Luxembourg accepts some of 49 migrants stranded at sea

Evarado Alatorre
Enero 10, 2019

In addition, the countries will also take in numerous 249 migrants already in Malta.

"An ad hoc agreement has been reached", Muscat told reporters on Wednesday, adding that the deal included a decision on the fate of 249 migrants already in Malta.

The deal calls for 300 migrants to be redistributed between eight countries, including Ireland.

Joseph Muscat, prime minister of Malta, announced the details that end the deadlock that began when 32 people were rescued by the Dutch-flagged humanitarian rescue ship "Sea-Watch 3" on 22 December.

They will then be distributed between eight European Union countries including Germany, France, Portugal, Ireland, Romania, Luxembourg, the Netherlands, and Italy, said Muscat.

"After 19 days at sea, our guests finally have a safe haven", Sea-Watch tweeted.

Celebrations aboard the Sea Watch on Wednesday.

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Priority will be given to vulnerable people including women and children, according to EU Commissioner for Migration Dimitris Avramopoulos, who welcomed Italy's cooperation but said that a system was needed to avoid such emergency solutions in future.

"It is a testament to state failure; politics should never be played at the cost of people in need."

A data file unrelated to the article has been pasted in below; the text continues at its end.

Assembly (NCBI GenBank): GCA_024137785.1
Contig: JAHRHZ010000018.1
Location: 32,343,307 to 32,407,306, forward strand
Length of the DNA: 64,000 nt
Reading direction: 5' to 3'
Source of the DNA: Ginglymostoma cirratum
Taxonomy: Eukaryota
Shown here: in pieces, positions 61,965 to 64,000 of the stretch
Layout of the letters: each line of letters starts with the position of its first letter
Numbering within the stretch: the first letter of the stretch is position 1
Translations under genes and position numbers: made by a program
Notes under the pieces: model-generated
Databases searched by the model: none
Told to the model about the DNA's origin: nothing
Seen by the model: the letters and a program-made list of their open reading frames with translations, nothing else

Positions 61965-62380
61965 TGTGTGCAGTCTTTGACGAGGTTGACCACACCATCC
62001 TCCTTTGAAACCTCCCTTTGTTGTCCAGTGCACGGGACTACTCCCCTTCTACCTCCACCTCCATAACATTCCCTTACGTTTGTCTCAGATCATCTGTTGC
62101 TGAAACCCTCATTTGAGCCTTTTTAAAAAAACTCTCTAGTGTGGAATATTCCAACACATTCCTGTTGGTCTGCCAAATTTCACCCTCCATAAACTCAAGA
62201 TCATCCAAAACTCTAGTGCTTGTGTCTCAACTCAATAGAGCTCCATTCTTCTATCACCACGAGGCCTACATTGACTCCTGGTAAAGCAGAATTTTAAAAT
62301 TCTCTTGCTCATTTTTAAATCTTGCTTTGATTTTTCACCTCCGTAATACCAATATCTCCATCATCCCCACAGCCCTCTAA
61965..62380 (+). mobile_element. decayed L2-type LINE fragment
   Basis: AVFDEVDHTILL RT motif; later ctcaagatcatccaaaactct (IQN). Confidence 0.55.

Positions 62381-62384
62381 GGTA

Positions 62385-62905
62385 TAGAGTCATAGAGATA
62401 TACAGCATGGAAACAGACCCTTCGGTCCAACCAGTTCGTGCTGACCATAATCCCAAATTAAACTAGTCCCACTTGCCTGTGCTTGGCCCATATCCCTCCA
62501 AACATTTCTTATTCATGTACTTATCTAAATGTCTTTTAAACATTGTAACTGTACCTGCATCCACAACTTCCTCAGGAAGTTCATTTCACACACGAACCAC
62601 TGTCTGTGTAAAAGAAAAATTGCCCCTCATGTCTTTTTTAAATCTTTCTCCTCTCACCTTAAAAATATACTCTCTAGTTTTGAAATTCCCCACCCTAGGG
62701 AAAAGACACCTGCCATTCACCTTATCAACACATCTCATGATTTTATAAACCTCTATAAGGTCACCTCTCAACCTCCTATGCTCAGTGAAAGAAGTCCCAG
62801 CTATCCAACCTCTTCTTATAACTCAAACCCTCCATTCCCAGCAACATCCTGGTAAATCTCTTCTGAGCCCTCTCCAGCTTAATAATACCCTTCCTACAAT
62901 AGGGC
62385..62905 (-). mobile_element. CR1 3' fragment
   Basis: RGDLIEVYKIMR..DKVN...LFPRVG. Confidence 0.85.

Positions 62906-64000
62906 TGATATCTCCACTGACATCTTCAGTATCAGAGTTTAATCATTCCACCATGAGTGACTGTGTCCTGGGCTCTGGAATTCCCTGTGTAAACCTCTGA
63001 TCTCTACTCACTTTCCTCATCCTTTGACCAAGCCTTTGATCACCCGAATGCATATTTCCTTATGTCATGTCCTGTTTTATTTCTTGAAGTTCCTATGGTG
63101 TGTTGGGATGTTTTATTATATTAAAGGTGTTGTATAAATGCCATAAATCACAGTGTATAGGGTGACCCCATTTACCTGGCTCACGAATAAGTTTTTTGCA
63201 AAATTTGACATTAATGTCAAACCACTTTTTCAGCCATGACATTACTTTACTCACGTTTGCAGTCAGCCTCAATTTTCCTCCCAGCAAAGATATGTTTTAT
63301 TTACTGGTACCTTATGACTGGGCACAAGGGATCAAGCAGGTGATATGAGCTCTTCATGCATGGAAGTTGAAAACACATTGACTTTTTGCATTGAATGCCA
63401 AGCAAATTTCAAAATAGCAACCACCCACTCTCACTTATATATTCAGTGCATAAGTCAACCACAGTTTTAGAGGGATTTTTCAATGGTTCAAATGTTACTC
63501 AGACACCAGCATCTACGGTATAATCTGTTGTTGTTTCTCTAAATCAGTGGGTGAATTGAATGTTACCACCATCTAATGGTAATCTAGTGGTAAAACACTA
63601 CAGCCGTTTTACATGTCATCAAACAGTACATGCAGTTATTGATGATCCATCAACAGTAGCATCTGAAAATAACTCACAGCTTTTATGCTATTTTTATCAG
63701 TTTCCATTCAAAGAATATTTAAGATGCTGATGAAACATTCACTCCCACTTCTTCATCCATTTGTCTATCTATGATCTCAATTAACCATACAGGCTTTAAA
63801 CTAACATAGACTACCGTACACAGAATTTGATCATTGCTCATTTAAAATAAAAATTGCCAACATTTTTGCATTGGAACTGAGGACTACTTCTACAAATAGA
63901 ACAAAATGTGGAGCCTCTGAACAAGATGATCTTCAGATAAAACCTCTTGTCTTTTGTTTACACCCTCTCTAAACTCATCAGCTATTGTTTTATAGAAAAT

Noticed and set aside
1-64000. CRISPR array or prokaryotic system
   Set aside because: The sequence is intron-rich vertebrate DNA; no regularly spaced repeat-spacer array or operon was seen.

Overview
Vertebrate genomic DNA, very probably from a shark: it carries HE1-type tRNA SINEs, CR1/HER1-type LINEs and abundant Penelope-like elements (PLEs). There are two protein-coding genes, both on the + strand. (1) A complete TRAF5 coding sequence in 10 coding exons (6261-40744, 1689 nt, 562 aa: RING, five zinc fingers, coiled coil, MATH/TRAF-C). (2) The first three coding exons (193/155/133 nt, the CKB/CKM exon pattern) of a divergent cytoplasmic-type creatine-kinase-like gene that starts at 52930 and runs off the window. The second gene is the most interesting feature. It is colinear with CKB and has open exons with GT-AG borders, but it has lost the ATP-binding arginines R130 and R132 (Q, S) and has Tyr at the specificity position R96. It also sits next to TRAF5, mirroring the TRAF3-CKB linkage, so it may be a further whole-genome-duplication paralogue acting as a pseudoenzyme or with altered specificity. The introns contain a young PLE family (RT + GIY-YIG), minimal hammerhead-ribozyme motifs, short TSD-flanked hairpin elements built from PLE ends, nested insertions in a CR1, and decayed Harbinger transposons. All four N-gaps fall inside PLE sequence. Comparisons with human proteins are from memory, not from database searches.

Malta will take in 78 of the 298 migrants itself.

But with no country allowing them to dock, they were left stranded off the coast of Malta, suffering sea sickness and dehydration, with some briefly refusing food and an onboard doctor warning of psychological stress.

The migrants involved in the EU-brokered deals are part of waves of people fleeing poverty and conflict in Africa, Asia or the Middle East, who have risked their lives aboard smugglers' boats to try to reach European shores in recent years. Malta now cleared the way for them to disembark.

Italian Premier Giuseppe Conte has said that if Italy takes about 15 rescued migrant children and their parents that wouldn't "stain" the country's crackdown on accepting migrants rescued by private aid vessels.

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